On his Dec. 8, 2009, radio show, conservative host Rush Limbaugh mocked President Barack Obama's claim that the job market is stabilizing.
Limbaugh played a tape of Obama giving a speech on the economy and jobs earlier that morning at the Brookings Institution in Washington. "Finally," Obama said, "we're no longer seeing the severe deterioration in the job market that we once were. In fact, we learned on Friday (Dec. 4) that the unemployment rate fell slightly last month."
Then Limbaugh interrupts. "Stop the tape. That's because the figures were taken over two days of the Thanksgiving week where people were not working, were not looking for work, were not filing claims and so this -- wait 'til that number is revised. Wait 'til the number ends up being revised. It's going to go up."
To determine whether the timing of a holiday could disrupt a long-standing federal statistic, we'll start by looking at the figures Obama was referring to.
The numbers released Dec. 4 were the ones that most people think of whenever they think of unemployment statistics -- namely, the "unemployment rate" as calculated by the federal Bureau of Labor Statistics using the Current Population Survey. Using in-person and phone interviews, Labor Department officials track a sampling of households to determine each member's status in the work force, then use that raw data to help calculate the unemployment rate.
On Dec. 4, officials announced that unemployment in November had edged downward, to 10.0 from 10.2 percent in October. That is the slight fall that the president referenced in his speech.
But experts say this data couldn't have been skewed by Thanksgiving week, for two reasons.
First, the Current Population Survey interviews always refer to someone's employment status during week that includes the 12th of the month. This November, that was the week of Monday, Nov. 9, to Friday, Nov. 13 -- two weeks before Thanksgiving.
Second, the data from the Current Population Survey is "seasonally adjusted." That means that before the numbers are released, officials adjust them to smooth out any fluctuations caused by the calendar. Even though the term "seasonally adjusted" makes it sound as if officials only adjust the numbers to reflect variations tied to winter, spring, summer and fall, the adjustments also take into account factors that could make a particular week an oddity.
The Labor Department and economists say that the seasonal adjustments are based on well-established trends and would take into account any quirks from the presence of a holiday during the data-collection week.
So Limbaugh is incorrect that the unemployment rate cited by Obama could have been skewed by what was happening during Thanksgiving week.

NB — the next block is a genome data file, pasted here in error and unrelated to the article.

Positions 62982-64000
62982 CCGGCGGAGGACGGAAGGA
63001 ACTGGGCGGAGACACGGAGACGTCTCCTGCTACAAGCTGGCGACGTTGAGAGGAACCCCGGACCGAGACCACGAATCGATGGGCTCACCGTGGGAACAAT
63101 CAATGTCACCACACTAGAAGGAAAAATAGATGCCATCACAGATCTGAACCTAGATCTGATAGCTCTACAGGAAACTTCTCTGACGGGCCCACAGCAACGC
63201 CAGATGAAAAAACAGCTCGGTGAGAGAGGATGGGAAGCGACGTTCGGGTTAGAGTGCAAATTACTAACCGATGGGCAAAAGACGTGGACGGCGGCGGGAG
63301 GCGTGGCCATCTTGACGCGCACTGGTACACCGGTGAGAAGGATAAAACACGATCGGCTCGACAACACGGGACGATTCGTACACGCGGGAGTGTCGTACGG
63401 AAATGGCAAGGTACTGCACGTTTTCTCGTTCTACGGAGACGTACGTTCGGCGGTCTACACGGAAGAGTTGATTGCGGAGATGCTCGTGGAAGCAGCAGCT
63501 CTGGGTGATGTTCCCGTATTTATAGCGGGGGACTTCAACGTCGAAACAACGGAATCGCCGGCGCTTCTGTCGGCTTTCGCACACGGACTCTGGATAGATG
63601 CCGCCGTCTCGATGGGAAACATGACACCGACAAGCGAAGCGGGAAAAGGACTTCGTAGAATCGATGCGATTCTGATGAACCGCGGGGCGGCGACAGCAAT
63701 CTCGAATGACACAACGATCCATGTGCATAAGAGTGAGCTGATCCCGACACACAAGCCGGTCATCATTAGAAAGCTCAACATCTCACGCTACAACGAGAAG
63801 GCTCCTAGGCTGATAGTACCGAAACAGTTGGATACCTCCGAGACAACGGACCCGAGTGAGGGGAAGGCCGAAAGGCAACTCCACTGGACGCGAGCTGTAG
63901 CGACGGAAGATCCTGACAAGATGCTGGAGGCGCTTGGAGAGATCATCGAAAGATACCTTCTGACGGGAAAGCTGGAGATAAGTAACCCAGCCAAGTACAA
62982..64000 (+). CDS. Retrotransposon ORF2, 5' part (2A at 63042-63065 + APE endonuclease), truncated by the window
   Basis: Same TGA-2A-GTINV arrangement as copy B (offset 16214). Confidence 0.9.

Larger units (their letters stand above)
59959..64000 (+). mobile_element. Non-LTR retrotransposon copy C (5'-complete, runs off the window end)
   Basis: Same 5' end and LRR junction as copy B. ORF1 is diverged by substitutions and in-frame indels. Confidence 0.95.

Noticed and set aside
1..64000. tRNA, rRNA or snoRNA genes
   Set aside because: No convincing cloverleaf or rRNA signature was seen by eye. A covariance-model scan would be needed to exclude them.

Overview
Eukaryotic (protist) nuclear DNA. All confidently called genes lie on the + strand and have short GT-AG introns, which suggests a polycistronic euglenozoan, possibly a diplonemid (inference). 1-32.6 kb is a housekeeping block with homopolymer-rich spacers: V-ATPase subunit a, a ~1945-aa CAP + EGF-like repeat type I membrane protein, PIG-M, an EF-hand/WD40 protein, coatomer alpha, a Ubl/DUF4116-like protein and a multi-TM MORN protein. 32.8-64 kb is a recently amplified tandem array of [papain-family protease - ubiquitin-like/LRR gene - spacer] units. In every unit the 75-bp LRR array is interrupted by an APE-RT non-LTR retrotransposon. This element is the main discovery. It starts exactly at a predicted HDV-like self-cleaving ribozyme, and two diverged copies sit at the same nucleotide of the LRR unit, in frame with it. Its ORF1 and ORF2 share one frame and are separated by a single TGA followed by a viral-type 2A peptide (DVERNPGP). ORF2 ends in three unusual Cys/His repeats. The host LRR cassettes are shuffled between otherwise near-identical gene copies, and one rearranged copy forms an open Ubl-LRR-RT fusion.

That said, Limbaugh's assertion isn't entirely out of left (or right) field.
There's another unemployment statistic that typically gets some coverage in the media, though less than the unemployment rate: the number of initial jobless claims. This statistic is compiled by a different part of the Labor Department -- the Employment and Training Administration -- and reflects all available data on residents who are applying for unemployment insurance for the first time.
And this year, just a day before the unemployment rate was announced, an initial jobless claims number was released ... using statistics collected during Thanksgiving week (although not just on two days of that week, as Limbaugh said). As it happened, those numbers fell slightly as well.
Some economists say that having a holiday fall during the data collection week is at least a potential problem for statistical reliability. Adolfo Laurenti, deputy chief economist and managing director of Mesirow Financial Holdings Inc., said that the survey's reliance on 50 different state agencies for data makes it somewhat more susceptible to anomalies, such as the timing of a holiday.
But the numbers for the initial jobless claims, like the Current Population Survey figures, are seasonally adjusted, based on the Labor Department's years of experience with recurring patterns. So the fact that Thanksgiving fell during this week should not make a difference with this data, either.
One final note: On Dec. 10, 2009, the initial jobless claims numbers for the week ending Dec. 5 were released, and they were higher than they were the previous week. Limbaugh can perhaps take a measure of vindication, but it should not obscure the fact that his claim of holiday bias is incorrect.
Skepticism about the seasonal adjustment methodology could lead someone to believe that the initial jobless claim numbers were skewed by the holiday week. But it would be a stretch for Limbaugh to argue that he was referring to initial jobless claims rather than the unemployment rate. Not only is the unemployment rate the most commonly cited unemployment statistic, but Obama, in the taped lead-in, clearly refers to the "unemployment rate." Since this statistic uses data about what was happening two weeks before Thanksgiving -- and since both measures are seasonally adjusted to eliminate factors such as holidays -- we rate Limbaugh's statement False.